Outback Area in Australia

The Outback is the vast, remote interior of Australia. "The Outback" is more remote than those areas named "the bush", which include any location outside the main urban areas.

Sindh Province in Pakistan

Sindh is one of the four provinces of Pakistan, in the southeast of the country, and the historical home of the Sindhi people. Sindh is the third largest province of Pakistan by area, and second largest province by population after Punjab. Sindh is bordered by Balochistan province to the west, and Punjab province to the north. Sindh also borders the Indian states of Gujarat and Rajasthan to the east, and Arabian Sea to the south. Sindh's landscape consists mostly of alluvial plains flanking the Indus River, the Thar desert in the eastern portion of the province closest to the border with India, and the Kirthar Mountains in the western part of Sindh.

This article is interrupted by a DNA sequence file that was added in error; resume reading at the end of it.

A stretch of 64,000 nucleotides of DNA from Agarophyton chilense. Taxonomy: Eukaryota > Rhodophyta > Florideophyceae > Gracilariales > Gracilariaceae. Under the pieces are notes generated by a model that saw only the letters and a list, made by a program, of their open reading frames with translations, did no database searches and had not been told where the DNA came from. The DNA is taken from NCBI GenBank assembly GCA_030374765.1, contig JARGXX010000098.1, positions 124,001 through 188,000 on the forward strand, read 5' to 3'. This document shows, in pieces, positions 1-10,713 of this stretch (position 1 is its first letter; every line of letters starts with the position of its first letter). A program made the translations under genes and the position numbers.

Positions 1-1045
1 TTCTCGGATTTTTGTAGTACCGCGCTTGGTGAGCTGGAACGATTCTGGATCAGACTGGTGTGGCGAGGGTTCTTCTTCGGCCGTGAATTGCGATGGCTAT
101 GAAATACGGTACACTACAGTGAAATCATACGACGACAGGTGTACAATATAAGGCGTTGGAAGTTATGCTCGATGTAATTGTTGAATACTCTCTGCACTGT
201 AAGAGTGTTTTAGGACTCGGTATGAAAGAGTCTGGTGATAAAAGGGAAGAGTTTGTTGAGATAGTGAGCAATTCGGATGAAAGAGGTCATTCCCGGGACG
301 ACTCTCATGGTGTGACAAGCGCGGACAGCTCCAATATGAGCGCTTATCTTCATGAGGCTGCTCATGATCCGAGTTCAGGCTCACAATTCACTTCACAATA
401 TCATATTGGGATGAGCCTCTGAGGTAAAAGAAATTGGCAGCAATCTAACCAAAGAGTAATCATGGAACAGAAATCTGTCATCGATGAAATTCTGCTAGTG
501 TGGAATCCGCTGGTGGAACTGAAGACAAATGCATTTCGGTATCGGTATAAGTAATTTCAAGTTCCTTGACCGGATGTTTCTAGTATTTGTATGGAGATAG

Beypore city in Kerala, India

Beypore or Beypur is an ancient port town and a locality town in Kozhikode district in the state of Kerala, India. The place was formerly known as Vaypura / Vadaparappanad. Tippu Sultan, ruler of Mysore, named the town "Sultan Pattanam". There is a marina and a beach while Beypore port is one of the oldest ports in Kerala, which historically traded with the Middle East. Beypore is noted for building wooden ships, known as dhows or urus in the Malayalam language. These ships were usually bought by Arab merchants for trading and fishing but are now used as tourist ships. According to Captain Iwata, founder member of the Association of Sumerian ships in Japan, Sumerian ships might have been built in Beypore. There is evidence to prove that Beypore had direct trade links with Mesopotamia and was a prominent link on the maritime silk route.

In China

In 1863 Cooper took ship to rejoin his brother, who was now at Shanghai. He became involved with the Shanghai volunteers of the Taiping Rebellion. When it ended, the opening up of China to foreign commerce proceeded. In 1868 Cooper, at the invitation of the Shanghai chamber of commerce, tried to travel through Tibet to India. On 4 January he left Hankou and travelled by way of Chengdu, Kangding, and Litang to Batang. From this point he had hoped to reach Rima on the Lohit River, over the Hengduan Mountains watershed, in eight days. [2]